Dr. Eric Fishman: We've been speaking today with a number of other companies mentioning patient centric home for instance. Obviously, Google Health would be a significant part of that.

Alfred Spector: Part of that patient centric home. I think that's first.

Dr. Eric Fishman: Describe that for just a moment if you would.

Alfred Spector: Well, I think the idea then if you have, over a course of some number of years, your prescription drug information, labs that are there, maybe some of the information - probably not all initially - but some of the information from physicians, major diagnosis and such things, you augment it with some annotations you make as an individual and maybe even some information from devices you have around the house like an electronic scale or a glucometer. This is a very important collection of information that will help guide you as a consumer as to the kind of care you need. You've seen something before, this is what happened, it's the same thing that happened before. You can help, you can know what to do and perhaps your specialist and primary care physician.

Dr. Eric Fishman: For a little while, we were hearing a lot about privacy concerns and maybe I'm wrong, but I've heard it less acutely, if I may in the last few months. Is that less of an issue?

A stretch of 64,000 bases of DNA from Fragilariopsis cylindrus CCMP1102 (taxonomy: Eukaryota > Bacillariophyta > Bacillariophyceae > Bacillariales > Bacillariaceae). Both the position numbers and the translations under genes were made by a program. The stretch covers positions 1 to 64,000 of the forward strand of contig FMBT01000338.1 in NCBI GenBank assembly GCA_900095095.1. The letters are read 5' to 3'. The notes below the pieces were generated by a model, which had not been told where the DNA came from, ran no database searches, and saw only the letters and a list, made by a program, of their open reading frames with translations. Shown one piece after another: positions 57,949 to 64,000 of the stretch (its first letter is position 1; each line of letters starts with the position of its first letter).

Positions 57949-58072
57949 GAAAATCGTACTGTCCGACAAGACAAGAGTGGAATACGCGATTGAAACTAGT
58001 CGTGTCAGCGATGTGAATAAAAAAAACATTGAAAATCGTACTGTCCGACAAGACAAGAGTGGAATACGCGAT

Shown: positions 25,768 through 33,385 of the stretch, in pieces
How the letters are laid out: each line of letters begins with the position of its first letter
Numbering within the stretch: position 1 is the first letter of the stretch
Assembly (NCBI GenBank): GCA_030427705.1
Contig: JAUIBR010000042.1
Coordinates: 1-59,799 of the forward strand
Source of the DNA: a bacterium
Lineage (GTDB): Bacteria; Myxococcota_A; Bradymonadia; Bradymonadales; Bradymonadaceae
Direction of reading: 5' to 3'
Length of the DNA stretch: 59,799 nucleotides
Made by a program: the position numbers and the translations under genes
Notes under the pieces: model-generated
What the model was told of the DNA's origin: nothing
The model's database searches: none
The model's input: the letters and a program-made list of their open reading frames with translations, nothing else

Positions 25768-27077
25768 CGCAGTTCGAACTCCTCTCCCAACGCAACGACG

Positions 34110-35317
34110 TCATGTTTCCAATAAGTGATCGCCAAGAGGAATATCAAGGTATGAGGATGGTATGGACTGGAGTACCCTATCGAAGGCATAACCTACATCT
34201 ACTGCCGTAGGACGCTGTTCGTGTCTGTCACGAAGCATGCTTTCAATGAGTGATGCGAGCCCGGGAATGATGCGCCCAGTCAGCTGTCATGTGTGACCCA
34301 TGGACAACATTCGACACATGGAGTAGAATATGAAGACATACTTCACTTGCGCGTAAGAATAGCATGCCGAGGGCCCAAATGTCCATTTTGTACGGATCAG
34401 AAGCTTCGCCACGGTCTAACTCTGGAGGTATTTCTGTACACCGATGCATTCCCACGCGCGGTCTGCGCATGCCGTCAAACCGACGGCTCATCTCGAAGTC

Alfred Spector: I think that's true. I think privacy is a very important issue but it's very important that we vouchsafe the privacy of data. The PHR space is extremely clear about this. The data is the patient's. It's up to the patient to decide where the data goes. The patient has a lot of latitude to decide. The patient may say, I really would like this data to go to this physician or I would like this data maybe to even be sent to some sort of a public bulletin board because I want advice from other patients about what to do. So the patient is in charge. That's does alleviate a lot of the privacy concerns and maybe that's why.

Dr. Eric Fishman: There's a couple of other smaller PHR companies here that have their own branded PHR. In your opinion, do most of them have interfaces or will have interfaces with Google Health at one point and time?

Alfred Spector: I think what we see in the future is a very connected world. Consumers have to have choice as to where they store their data. Many consumers will like us, some consumers will like someone else. I think it's very important that data not be locked into any system. It's the consumer's data as you asked me about earlier on.